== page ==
Appeals, Nos. 82, 83, 84 and 86, March T., 1953, from decrees of Court of Common Pleas of Allegheny County, Jan. T., 1951, Nos. 2021 and 2022, in cases of Keystone Metal Company v. City of Pittsburgh and James P. Kirk, Treasurer, and Same v. School District of Pittsburgh and James P. Kirk, Treasurer. Decrees, as modified, affirmed.
Lee W. Eckels, with him William D. Sutton, Henry D. Morrow, and Thorp, Reed & Armstrong, for plaintiff.
J. F. McKenna, Jr., First Assistant City Solicitor, with him Anne X. Alpern, City Solicitor, and David Stahl, Assistant City Solicitor, for City of Pittsburgh.
Oscar G. Peterson, Assistant Solicitor, with him Mortimer B. Lesher, Solicitor, and Niles Anderson, Assistant Solicitor, for School District.
J. Wray Connolly, W. S. Moorhead, Jr., and Moorhead & Knox, filed a brief for The Wieman & Ward Co., amicus curiae.
Before Stern, C.j., Stearne, Jones, Chidsey, Musmanno and Arnold, JJ.
OPINION BY MR. CHIEF JUSTICE HORACE STERN
The question in appeals Nos. 82 and 83 is whether sales of copper scrap by a Pittsburgh seller to a Pittsburgh buyer are transactions properly includable as gross receipts under the Mercantile License Taxes of the City of Pittsburgh and the School District of Pittsburgh, in view of the fact that the subject matter of the transactions never came into Pennsylvania but was delivered directly from out-of-State suppliers to an independent refinery in another State for processing.
Pursuant to the power given in the Act of June 25, 1947, P.L. 1145, the City of Pittsburgh enacted an ordinance imposing an annual mercantile license tax of one mill on the taxpayer's gross volume of business, computed on the gross receipts of the preceding year. The School District, in accordance with the Act of June 20, 1947, P.L. 745, by resolution levied a similar tax of one-half mill.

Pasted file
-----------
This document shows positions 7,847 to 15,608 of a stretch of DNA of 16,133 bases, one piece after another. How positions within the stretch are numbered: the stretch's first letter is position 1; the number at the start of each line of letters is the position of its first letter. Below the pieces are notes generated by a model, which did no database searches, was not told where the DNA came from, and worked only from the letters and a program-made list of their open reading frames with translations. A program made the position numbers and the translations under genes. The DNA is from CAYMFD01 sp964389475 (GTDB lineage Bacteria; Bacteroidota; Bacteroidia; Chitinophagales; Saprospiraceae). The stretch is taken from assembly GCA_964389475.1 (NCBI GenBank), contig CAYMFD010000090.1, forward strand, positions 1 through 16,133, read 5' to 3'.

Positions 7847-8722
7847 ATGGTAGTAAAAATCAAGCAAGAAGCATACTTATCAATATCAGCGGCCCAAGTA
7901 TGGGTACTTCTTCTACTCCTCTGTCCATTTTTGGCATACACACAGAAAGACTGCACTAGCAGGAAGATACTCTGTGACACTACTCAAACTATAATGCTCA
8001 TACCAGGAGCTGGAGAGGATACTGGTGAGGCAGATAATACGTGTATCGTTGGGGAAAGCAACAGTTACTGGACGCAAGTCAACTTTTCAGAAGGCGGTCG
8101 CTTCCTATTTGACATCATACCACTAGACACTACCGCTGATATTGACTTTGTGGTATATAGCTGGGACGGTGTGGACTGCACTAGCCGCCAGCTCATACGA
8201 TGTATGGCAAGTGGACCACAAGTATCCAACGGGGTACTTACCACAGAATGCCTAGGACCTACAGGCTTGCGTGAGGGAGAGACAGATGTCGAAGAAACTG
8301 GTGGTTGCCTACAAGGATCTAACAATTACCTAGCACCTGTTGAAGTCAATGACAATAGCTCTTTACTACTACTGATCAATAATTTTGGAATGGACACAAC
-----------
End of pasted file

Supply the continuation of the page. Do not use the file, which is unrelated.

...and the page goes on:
Appellant, Keystone Metal Company, (hereinafter called Keystone) is a Pennsylvania corporation having
a place of business in Pittsburgh and is engaged in the business of buying, selling and dealing in non-ferrous metals. During the first month in which it operated it sold huge quantities of copper scrap to Westinghouse Electric Corporation (hereinafter called Westinghouse) and National Electric Products Corporation (hereinafter called National), both of which are Pennsylvania corporations with offices in Pittsburgh. All of these sales were consummated in the following manner: Purchase orders were placed with Keystone by Westinghouse and National specifying the quantity of scrap desired, and with a provision that it was to be shipped by Keystone directly to a smelting and refining company in Carteret, New Jersey; this latter company was not affiliated with either the seller or the buyers. Since Keystone did not itself keep any copper scrap on hand, it was obliged, in order to fill the orders, to buy the scrap from suppliers in Pennsylvania and other States. These suppliers shipped the scrap -- 58 carloads -- directly to the refinery in New Jersey. Keystone received from Westinghouse and National the sum of $826,961.03 in payment for the scrap. The mercantile license tax ordinance and resolution provided that where, as here, the taxpayer had not been in business during the entire year preceding that for which the tax was imposed, the volume of business on which the tax was to be computed should be twelve times the volume transacted in the taxpayer's first month of business. Accordingly, the City Treasurer claimed ...